A polysaccharide is a large macromolecule composed of multiple monosaccharides joined by covalent bonds referred to as glycosidic linkages. Figure 12.2 demonstrates a α1–4 glycosidic linkage connecting molecules of glucose in a large polysaccharide. The α1–4 glycosidic linkage of glucose units is the predominant linkage in the polysaccharides starch and glycogen. In addition, some of the glucose units of these polysaccharides may be involved in more than one glycosidic linkage, thus forming a branching type of structure which may resemble a tree. Both glycogen and starch consist of glucose units with α1–4 as well as α1–6 glycosidic linkages, differing only in size and branching structure. Starch and glycogen are extremely large macromolecules with molecular weights that surpass 1 x 106 daltons.

Glycogen is the only polysaccharide found in animals that frequently is evaluated by histochemical techniques. Glycogen serves as a major form of stored energy reserves in humans. Carbohydrates absorbed following a meal are converted to glycogen by the hepatocytes of the liver. In times of fasting, glycogen is broken down into glucose units that can be used as an immediate source of energy. Glycogen occupies a significant volume of the cytoplasm of hepatocytes and may even form intranuclear inclusions. Skeletal and cardiac muscle cells also store significant quantities of glycogen.

There are a number of disease processes or pathological conditions in which histochemical assessment of glycogen content or accumulation may be of value diagnostically (Table 12.2). There are several well-characterized glycogen storage diseases which are the result of inherited defects of one or more of the enzymes involved in the synthesis or breakdown of glycogen (Cori & Cori 1952; Hers 1963). In most of these disorders, the liver shows massive accumulation of glycogen. In some diseases, glycogen accumulation is also observed in skeletal and cardiac muscle.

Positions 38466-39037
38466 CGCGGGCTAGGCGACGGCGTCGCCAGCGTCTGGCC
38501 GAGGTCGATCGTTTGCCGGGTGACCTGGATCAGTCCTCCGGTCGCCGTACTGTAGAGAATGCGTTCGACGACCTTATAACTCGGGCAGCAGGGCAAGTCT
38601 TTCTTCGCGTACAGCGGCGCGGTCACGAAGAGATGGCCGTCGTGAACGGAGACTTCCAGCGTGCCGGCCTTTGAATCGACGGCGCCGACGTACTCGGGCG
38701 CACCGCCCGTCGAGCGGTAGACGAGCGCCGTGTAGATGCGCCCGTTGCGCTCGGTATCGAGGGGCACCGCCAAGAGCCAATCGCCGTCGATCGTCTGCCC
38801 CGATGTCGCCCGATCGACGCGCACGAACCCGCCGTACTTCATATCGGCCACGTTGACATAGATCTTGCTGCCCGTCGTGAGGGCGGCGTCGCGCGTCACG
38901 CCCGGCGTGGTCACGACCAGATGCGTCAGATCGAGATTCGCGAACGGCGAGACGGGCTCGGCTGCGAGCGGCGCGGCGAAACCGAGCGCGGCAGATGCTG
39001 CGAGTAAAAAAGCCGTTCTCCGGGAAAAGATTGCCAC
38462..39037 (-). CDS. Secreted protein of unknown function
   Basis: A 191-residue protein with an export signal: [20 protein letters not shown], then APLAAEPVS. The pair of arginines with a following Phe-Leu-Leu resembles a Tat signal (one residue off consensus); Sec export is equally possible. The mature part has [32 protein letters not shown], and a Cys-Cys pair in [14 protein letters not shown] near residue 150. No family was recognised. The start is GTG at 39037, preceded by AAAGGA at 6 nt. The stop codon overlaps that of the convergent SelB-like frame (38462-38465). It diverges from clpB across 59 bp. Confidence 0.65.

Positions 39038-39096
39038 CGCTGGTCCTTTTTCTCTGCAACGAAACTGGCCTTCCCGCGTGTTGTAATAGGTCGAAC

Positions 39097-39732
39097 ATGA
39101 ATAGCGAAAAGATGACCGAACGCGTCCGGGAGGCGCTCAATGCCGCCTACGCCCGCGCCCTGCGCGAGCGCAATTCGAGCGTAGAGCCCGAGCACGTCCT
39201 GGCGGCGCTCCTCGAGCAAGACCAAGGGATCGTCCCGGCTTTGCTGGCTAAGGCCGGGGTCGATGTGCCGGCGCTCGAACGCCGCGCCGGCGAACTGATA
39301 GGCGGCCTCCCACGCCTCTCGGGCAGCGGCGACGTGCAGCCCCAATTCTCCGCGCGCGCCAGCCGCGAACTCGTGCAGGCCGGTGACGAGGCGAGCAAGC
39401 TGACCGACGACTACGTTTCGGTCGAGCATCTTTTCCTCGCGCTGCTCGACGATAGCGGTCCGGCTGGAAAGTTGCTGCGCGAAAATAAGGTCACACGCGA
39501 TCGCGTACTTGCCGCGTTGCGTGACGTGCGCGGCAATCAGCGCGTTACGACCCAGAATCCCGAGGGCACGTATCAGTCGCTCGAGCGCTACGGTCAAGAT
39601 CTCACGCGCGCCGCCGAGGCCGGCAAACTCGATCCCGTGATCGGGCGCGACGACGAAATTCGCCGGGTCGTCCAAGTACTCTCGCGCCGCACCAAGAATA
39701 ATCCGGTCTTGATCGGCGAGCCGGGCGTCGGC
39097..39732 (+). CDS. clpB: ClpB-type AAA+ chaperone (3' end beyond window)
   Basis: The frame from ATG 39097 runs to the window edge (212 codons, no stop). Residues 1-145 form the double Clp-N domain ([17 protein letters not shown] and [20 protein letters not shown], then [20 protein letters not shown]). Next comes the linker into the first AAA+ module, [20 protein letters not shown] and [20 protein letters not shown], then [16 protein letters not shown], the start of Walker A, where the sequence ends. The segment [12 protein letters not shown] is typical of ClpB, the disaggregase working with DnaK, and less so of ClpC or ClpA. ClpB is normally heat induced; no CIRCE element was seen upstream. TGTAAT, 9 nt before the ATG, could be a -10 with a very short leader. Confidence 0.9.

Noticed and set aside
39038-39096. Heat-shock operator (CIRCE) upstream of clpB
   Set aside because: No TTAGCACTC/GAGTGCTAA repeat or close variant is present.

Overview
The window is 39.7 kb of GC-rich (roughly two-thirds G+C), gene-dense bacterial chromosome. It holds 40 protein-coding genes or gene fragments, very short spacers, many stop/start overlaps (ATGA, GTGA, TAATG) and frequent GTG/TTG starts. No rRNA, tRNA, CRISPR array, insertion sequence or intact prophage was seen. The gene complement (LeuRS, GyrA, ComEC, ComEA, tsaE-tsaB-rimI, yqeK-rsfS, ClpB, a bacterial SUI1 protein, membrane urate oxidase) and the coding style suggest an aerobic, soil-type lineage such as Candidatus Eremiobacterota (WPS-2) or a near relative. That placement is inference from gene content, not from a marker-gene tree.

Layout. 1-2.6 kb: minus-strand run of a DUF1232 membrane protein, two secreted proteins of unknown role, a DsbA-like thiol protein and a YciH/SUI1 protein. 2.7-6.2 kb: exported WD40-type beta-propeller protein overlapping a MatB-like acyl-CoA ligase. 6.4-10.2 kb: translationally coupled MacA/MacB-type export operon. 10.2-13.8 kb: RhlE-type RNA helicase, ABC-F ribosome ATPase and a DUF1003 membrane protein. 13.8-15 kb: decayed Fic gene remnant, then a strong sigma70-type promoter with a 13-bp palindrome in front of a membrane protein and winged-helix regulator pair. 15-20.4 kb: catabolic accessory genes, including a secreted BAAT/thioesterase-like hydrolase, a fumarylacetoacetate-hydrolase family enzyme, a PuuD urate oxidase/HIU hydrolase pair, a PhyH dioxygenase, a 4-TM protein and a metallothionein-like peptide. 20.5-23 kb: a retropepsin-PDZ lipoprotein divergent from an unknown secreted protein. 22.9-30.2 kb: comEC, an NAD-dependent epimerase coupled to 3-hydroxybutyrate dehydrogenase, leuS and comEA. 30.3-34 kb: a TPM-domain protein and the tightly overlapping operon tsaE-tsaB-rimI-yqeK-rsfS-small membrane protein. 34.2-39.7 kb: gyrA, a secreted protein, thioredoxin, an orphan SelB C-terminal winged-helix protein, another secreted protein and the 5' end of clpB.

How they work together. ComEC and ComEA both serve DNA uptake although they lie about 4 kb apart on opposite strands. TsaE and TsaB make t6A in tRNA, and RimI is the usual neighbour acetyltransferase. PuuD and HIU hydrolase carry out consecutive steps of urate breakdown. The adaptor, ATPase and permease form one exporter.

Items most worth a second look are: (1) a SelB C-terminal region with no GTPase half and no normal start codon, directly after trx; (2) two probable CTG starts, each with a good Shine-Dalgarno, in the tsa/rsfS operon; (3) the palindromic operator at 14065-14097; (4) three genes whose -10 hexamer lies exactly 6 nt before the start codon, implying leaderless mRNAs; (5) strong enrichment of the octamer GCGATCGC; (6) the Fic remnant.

Connective tissue glycoconjugates – the proteoglycans

Proteoglycans also are commonly referred to in the older literature as connective tissue mucins or mucopolysaccharides. These molecules are large glycoconjugate complexes that are found in high concentrations within the extracellular matrix of connective tissues. Proteoglycans are highly glycosylated and, in many cases, 90–95% of the molecular weight of the typical proteoglycan is due to the carbohydrate components.

The carbohydrate components of proteoglycans are known as glycosaminoglycans. Glycosaminoglycans are large polysaccharide polymers that are covalently bound to the protein core of proteoglycans. The typical glycosaminoglycan is a long unbranched polysaccharide composed of repeating disaccharide units each made up of two different monosaccharides. Each disaccharide typically is composed of a carboxylated uronic acid (glucuronic or iduronic acid) and a hexosamine such as N-acetyglucosamine or N-acetylgalactosamine. The hexosamines frequently contain highly acidic sulfate groups. There are six distinct classes of glycosaminoglycans (Table 12.3). The chondroitin sulfates are the most abundant of the glycosaminoglycans in the human. Figure 12.3a illustrates the structure of the repetitive disaccharide unit of chondroitin 4-sulfate.